Actually, squawky voce is probably more accurate, when there’s any sort of voce at all.
I’ve had a wandering cold for a few days – started with a brief sore throat, turned north into my head, then reversed direction and spent some time in my chest. It’s still hanging out there, probably because the weather’s nicer or the cost of living is cheaper – I’m not exactly sure.
Anyway, one of the entertaining side effects of this has been the gradual loss of my voice. At first, I just sounded like James Earl Jones. But that progressed to a Darth Vader/Marge Simpson hybrid on Saturday and then, by the end of the evening, I was randomly hoarse and squeaky.
Sunday morning my voice was pretty much gone. I spent the day drinking warm, soothing beverages and trying to rest my vocal cords.
When I had to talk, I whispered.
It’s a funny thing, when you whisper – for whatever reason – people tend to whisper back, whether they need to or understand why you’re whispering or not. Especially my kids.
“Julia,” I’d whisper, “Could you give the cats some food?”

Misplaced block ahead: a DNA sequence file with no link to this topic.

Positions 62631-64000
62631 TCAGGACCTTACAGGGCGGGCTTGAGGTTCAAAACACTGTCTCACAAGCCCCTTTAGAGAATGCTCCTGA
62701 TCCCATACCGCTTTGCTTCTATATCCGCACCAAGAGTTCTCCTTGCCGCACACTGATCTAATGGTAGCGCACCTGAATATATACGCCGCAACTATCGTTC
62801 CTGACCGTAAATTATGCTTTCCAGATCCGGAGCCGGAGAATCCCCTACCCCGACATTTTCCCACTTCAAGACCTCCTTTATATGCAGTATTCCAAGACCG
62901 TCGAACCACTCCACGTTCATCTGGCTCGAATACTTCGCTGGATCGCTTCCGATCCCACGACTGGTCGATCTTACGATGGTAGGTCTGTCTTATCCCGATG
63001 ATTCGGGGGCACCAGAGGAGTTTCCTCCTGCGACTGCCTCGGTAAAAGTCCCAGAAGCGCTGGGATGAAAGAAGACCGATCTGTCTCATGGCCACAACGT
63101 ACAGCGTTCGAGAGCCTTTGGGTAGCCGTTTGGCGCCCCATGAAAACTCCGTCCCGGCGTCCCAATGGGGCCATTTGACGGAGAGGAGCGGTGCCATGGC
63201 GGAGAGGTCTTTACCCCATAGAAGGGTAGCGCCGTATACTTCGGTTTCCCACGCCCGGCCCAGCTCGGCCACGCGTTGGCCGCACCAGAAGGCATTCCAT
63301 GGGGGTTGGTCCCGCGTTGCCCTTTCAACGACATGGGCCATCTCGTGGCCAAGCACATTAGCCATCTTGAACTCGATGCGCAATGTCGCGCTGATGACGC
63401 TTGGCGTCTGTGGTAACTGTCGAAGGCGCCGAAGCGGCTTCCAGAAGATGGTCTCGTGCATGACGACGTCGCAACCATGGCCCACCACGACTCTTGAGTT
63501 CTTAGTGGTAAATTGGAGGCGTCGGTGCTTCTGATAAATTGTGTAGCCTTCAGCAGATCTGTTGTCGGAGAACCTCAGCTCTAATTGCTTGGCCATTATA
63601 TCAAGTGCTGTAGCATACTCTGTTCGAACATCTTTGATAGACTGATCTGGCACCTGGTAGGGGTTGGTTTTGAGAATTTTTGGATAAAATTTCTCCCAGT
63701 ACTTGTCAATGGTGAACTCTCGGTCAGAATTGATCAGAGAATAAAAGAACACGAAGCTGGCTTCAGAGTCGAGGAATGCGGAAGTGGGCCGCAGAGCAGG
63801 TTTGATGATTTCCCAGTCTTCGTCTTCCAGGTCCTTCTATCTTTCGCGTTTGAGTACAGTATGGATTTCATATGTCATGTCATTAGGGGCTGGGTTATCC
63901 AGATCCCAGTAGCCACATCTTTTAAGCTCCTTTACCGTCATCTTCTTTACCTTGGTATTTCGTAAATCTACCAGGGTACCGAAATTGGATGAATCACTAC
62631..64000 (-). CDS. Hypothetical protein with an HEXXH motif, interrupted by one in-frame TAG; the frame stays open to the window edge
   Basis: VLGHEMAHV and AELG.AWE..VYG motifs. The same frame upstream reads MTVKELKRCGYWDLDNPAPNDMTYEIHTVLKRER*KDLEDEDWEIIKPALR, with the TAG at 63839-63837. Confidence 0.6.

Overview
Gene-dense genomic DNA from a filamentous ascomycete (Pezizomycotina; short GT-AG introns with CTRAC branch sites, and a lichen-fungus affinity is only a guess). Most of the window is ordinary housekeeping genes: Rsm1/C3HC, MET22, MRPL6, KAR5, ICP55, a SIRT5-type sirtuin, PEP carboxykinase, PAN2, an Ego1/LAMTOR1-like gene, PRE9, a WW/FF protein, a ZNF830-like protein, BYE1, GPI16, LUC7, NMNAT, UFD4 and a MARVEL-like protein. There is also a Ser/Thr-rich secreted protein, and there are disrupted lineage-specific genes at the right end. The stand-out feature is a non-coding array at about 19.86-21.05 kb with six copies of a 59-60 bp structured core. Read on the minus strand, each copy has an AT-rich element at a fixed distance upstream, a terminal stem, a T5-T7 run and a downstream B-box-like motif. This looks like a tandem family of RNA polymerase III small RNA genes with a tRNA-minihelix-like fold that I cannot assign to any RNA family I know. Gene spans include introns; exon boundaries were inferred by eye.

“Okay, Mom” she’d whisper back. It was just our secret.
“Julia, you don’t have to whisper,” I’d tell her.
“Oh yeah,” she’d laugh. Quietly.
So most of yesterday was pretty quiet, except for the time when the kids were bickering back and forth just before dinner, when they were supposed to be clearing the dining room table, and I was hissing at them to cut it out and just get it done, waving my arms to get their attention, and when that didn’t work, I actually stomped my foot and glared as loudly as I could.
It got their attention.
Later, after dinner, Alex was supposed to take a shower and, in typical 9-year-old fashion, he suddenly had fifty other things to do first. I kept hissing at him to just get in there and take his shower, and followed that up with “Don’t make me stomp!” in as ominous a whisper as I could muster.
Of course, laughing immediately afterward kind of dimmed the threat. Just a bit.
And yes, Bill was there to do the loud-voiced parenting when it was absolutely necessary. But sometimes I like to do my own loud-voiced parenting – even when I have no voice.
And that’s my little story. It’d probably be funnier if I recorded myself squawking something and embedded it here. But then it would hang around on the internet for eternity, and the beauty of the squawky voice lies in its relative brevity. You’ll just have to imagine it.
I’ve attempted to talk this morning, just a bit. I’ve progressed to a breathy braying.
I’m thinking it’ll be another whispery day.